The British Columbia Residential Tenancy Office announced that the 2012 interest rate on security and pet damage deposits is 0.0%. The rate has remained unchanged since 2009.
In residential tenancies, a B.C. landlord can require a tenant to pay a security deposit (also called a damage deposit) or a pet damage deposit, or both.
A landlord can charge only one security deposit per rental unit, no matter how many people will live there.
The security deposit cannot be more than half of the first month’s rent. The landlord cannot ask for more deposit money if the rent increases.
A landlord cannot request a security deposit after the tenancy has started.
The landlord can give a 1 Month Notice to End Tenancy if a tenant does not pay the security deposit within 30 days.
Where pets are permitted, the landlord can charge a one-time pet damage deposit. The pet damage deposit cannot be more than half of one month’s rent, no matter how many pets are being allowed. Generally, pet damage deposits can only be used to cover costs of repairing damage caused by a pet.
A landlord who lets an existing tenant get a pet during the tenancy can require the tenant to pay a pet damage deposit, except that pet damage deposits cannot be charged for guide animals or pets that were at the rental unit as of January 1, 2004.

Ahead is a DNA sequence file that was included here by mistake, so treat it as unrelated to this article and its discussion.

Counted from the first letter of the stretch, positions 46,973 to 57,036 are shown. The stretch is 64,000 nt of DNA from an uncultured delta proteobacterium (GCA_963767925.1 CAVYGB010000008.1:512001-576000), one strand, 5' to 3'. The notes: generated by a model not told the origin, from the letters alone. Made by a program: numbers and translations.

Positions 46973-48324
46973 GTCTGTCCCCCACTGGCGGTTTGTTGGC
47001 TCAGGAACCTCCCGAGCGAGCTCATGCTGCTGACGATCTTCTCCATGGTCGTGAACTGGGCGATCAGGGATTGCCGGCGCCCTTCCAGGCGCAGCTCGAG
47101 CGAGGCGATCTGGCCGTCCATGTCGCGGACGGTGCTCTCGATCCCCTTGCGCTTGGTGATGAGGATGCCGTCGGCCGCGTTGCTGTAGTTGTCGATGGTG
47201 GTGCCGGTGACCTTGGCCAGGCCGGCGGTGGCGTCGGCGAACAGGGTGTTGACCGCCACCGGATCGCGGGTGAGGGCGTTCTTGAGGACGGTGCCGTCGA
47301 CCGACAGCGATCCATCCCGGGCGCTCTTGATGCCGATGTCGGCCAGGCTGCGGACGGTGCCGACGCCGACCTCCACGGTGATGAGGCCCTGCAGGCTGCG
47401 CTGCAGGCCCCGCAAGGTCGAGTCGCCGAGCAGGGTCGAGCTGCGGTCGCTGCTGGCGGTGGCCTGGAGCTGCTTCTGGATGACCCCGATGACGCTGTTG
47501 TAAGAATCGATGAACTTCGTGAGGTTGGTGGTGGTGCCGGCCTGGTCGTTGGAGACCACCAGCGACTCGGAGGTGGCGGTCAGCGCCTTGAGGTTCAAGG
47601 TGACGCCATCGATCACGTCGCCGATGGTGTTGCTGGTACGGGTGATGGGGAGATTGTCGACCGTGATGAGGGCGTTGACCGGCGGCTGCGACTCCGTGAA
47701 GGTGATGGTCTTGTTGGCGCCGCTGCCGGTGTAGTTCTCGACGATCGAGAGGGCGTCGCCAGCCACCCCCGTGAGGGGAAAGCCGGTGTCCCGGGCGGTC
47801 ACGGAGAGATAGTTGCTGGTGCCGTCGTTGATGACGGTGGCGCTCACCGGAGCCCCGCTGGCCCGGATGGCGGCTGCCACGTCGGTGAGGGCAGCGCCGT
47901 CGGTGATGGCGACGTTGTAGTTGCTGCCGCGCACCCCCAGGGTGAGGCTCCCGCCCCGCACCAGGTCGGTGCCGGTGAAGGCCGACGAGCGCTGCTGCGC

The landlord must calculate the interest owing on the full amount of the deposit, before any deductions are made. The interest is calculated from the date the tenant paid the deposit to the date it will be returned to the tenant.
Generally, a landlord calculates the interest owing and provides the information to the tenant. The Deposit Interest Calculator on the RTB website is designed to make this calculation.
A tenant has up to two years from the end of the tenancy to apply for dispute resolution and ask for an order requiring the landlord to return the deposits.
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Disclaimer: The information provided in this post in not intended to be construed as legal advice, nor should it be considered a substitute for obtaining individual legal counsel or consulting your local, state, federal or provincial tenancy laws.